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Astronomers See Light of Distant Planets for First Time


Astronomers have announced that for the first time, they've detected the light of two planets hundreds of light years away. The scientists say the development paves the way for the discovery of earth-like planets outside our solar system.

Since 1995, astronomers have been able to detect planets beyond our solar system through indirect means, such as the wobble that the planets' gravity exerts on nearby stars.

Scientists detected some 130 extrasolar planets this way. But now, with the development of more powerful telescopes, scientists are able to see the planets directly.

This week, two of those planets showed themselves to two independent teams of astronomers using instruments aboard the Spitzer Space Telescope, funded by the U.S. space agency NASA. Using two different instruments aboard the infrared telescope, the scientists picked up the light of the two planets on the edge of the galaxy. One of the planets is 140 light years from Earth and the other one is 500 light years.

David Charbonneau of the Harvard-Smithsonian Center for Astrophysics in Cambridge, Massachusetts headed one of the teams. Dr. Charbonneau says the planets have been difficult to see in visible light because they are outshown by their stars, which are 10,000 times brighter. He says viewing the solar systems through the red tones of the infrared spectrum reduces the glare.

"If we put on our infrared goggles with the Spitzer Space Telescope, then suddenly the planet brightens up, and the contrast ratio, the difference in light between the star and planet is much, much more favorable, and we are to isolate that light from the planet directly and study it," he said.

The planets can be seen during their solar orbits. When passing across the front of the sun, each planet causes its sun it to dim slightly. The solar system also dims when the planets disappear behind the back of the stars. By observing this secondary phase, or eclipse, through the infrared spectrum, astronomers are able to tease out the faint planetary light against the brightness of the stars.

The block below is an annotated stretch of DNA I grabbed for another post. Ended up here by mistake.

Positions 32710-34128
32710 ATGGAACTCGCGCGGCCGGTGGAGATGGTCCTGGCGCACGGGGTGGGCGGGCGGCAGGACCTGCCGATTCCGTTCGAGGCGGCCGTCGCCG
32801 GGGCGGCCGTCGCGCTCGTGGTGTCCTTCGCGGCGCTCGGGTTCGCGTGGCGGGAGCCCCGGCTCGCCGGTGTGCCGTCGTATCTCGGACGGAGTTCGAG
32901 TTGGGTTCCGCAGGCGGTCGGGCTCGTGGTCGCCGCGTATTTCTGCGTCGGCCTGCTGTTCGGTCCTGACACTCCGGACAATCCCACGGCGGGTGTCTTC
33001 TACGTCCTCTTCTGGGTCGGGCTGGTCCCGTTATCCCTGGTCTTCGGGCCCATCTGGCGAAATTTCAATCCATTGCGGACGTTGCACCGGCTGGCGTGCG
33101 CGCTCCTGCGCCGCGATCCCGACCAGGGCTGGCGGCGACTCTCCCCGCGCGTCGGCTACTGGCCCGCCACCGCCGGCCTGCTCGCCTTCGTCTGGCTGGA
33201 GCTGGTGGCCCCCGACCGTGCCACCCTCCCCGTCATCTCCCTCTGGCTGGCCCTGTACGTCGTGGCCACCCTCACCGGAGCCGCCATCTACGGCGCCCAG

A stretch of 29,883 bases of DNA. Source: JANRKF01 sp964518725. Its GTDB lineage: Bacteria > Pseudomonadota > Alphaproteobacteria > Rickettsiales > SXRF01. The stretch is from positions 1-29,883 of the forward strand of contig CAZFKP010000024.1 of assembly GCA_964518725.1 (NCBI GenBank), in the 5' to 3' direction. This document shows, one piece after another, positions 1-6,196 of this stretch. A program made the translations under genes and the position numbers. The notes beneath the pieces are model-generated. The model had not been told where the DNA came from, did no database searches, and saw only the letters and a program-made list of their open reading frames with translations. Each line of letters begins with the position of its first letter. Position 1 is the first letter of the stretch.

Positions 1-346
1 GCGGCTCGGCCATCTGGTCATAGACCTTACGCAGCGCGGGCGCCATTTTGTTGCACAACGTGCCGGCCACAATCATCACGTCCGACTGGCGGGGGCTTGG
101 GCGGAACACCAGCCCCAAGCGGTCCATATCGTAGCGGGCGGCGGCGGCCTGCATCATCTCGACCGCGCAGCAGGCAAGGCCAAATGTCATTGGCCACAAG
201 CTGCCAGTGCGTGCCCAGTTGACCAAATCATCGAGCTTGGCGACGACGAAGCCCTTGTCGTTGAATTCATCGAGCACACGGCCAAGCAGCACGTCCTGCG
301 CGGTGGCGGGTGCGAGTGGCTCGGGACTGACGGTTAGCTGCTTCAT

Mr. Charbonneau believes the discoveries will be the first of many direct planetary sightings outside our solar system.

"Spitzer has allowed us to directly detect the light from planets orbiting other stars, not once, but twice,” he added. “Two separate planets, you know, you have two separate teams. And they even used two different instruments on the Spitzer telescope. And both the detections are very robust, they're very secure. So, the excitement is that Spitzer should be able to do this many more times in the next few years."

The planets are what astronomers call "hot Jupiters," that is they are large, fluffy gas planets like the planet Jupiter in our solar system. Because the extrasolar planets are twenty times closer to their suns than earth is to its star, scientists estimate the temperature on the planets is probably around 850 degrees Celsius.

Now that they're able to see distant planets beyond our solar system, astronomers hope to learn about the temperatures, atmospheres and orbits of many planets hundreds of light years away. In addition to gaseous planets, scientists look forward to discovering rocky planets like earth and the possibility of life forms.

"I think these discoveries today have taken us a major step along that way,” said Astronomer Alan Boss, who is with the Carnegie Institution of Washington. “These truly are epochal discoveries, and we're well along the way toward establishing astrobiology as a new discipline."

The astronomers published their discoveries of the two extrasolar planets in the journals Nature and The Astrophysical Journal.

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